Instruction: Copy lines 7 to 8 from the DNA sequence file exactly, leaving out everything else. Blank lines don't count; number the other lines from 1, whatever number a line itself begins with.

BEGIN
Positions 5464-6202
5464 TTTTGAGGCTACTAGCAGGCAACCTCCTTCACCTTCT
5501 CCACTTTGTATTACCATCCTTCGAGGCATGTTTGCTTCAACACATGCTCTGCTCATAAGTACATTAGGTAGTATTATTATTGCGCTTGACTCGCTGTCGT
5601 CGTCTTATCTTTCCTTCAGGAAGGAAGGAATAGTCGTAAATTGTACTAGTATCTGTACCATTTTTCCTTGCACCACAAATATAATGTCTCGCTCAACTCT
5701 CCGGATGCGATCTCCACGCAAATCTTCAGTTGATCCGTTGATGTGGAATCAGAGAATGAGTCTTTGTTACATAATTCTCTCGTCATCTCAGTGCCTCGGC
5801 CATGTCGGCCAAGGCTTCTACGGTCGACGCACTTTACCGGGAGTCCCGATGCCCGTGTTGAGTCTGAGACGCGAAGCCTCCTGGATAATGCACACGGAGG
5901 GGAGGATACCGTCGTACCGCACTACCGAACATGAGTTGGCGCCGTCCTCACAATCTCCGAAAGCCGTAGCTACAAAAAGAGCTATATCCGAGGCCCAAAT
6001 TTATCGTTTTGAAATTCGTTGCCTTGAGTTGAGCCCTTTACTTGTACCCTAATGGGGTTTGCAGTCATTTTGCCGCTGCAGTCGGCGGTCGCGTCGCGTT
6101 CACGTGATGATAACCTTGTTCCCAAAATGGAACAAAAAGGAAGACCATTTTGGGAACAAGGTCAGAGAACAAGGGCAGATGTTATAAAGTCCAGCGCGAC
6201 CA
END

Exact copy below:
5901 GGAGGATACCGTCGTACCGCACTACCGAACATGAGTTGGCGCCGTCCTCACAATCTCCGAAAGCCGTAGCTACAAAAAGAGCTATATCCGAGGCCCAAAT
6001 TTATCGTTTTGAAATTCGTTGCCTTGAGTTGAGCCCTTTACTTGTACCCTAATGGGGTTTGCAGTCATTTTGCCGCTGCAGTCGGCGGTCGCGTCGCGTT